0 0 * * * find /path/to/surveillance/folder/video/ -mmin +1440 -size +10000k -exec /path/to/convertVideo.sh {} \;

I use the find command to get the videos that need to be converted, and it looks for files over 10 megabytes that were last modified more than 1440 minutes ago. Of course, you are free to change these parameters as you wish.

Pruning old videos

Even with this heavy compression, the files add up quickly, so I decided it’s not worth keeping videos older than a week.

So, here is the cronjob to do the job (pun intended):

0 4 * * * find /path/to/surveillance/folder/archive -mindepth 3 -type d -mtime +5 -exec rm -r {} \;

It looks into the archive folders, looking for directories, as each day has its own, older than 5 days (that’s a weird side effect of confusing date math: you’ll end up having 7 days worth of recordings, plus the high quality last day).

The -mindepth 3 parameter was required due to the folder structure I chose, which is: archive/camXX/YYYY-MM/DD/*.mp4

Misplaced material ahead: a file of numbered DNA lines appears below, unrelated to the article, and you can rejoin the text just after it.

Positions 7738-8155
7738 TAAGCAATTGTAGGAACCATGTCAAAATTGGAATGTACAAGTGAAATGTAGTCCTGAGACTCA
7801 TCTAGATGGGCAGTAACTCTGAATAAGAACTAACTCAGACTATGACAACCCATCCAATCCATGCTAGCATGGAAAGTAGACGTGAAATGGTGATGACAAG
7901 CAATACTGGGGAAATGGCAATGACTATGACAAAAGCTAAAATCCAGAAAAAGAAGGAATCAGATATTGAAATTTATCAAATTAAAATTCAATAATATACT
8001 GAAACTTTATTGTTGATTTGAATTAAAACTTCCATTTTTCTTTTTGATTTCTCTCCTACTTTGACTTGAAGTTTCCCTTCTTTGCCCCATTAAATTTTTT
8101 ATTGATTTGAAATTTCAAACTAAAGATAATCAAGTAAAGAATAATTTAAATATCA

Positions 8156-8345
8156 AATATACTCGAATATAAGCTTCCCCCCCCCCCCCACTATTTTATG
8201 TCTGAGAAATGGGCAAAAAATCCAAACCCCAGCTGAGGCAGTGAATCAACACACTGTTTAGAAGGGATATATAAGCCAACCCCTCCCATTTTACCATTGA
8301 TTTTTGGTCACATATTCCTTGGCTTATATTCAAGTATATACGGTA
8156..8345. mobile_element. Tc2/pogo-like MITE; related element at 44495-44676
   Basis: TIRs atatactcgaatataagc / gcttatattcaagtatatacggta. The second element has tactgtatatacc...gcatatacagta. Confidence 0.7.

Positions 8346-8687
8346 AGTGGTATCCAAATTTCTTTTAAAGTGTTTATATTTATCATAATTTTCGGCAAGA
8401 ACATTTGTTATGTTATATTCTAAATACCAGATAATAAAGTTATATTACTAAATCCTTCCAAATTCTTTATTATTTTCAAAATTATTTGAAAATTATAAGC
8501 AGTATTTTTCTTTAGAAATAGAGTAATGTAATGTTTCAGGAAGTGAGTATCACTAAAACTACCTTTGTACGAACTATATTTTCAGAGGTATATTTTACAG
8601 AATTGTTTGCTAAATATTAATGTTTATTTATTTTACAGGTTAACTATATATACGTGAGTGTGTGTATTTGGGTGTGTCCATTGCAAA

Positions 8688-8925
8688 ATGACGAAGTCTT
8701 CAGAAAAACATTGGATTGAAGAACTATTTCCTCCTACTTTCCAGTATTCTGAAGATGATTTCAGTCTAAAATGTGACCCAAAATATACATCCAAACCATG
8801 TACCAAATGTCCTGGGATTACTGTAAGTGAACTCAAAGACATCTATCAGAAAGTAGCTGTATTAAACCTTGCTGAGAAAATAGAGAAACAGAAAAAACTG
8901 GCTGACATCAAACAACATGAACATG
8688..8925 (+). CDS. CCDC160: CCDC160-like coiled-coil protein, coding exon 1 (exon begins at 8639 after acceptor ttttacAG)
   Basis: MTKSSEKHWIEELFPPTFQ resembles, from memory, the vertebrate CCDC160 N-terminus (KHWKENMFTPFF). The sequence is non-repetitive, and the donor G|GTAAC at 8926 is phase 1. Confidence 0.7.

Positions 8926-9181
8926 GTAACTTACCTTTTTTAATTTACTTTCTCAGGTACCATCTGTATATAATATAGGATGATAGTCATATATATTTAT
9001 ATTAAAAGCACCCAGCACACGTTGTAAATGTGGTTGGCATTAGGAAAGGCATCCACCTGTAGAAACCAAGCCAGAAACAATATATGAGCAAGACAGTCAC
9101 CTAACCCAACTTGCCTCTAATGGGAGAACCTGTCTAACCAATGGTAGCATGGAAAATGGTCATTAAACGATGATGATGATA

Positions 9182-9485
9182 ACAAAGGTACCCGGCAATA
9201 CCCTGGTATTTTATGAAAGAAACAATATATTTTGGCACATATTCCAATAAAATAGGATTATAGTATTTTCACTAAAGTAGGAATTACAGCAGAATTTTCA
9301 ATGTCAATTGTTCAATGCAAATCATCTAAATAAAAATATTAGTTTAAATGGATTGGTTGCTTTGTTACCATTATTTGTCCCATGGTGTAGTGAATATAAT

• At the first depth level there are the folders of each camera. Their last-modified date changes every time you add or remove a file/foder inside it, so this actually happens the 1st of evert month, when the month’s folder is created.
  • At the second level, there are the YYYY-MM folders, so we shouldn’t touch them
  • Finally, at the third level there are our “day” folders, which we want to delete when they get too old.

Then a final cronjob that removes old and empty month directories

1 4 * * * find /path/to/surveillance/folder/archive -mindepth 2 -maxdepth 2 -type d -empty -exec rmdir {} \;

You’re done

Yes. That’s it. I admit it’s not very straightforward, but it does work once all the pieces are in place. The nice thing is that all the mp4 files, both those saved directly from the cameras and the re-encoded ones play nicely on my iOS devices (I presume Android as well, but I don’t have a device handy to test), so I can just VPN back home to retrive a recording, should I need to.

If you have any questions feel free to leave a comment below, I’ll try to reply to everyone.

WeMo Control Workflow for Alfred

 

UPDATE October 2014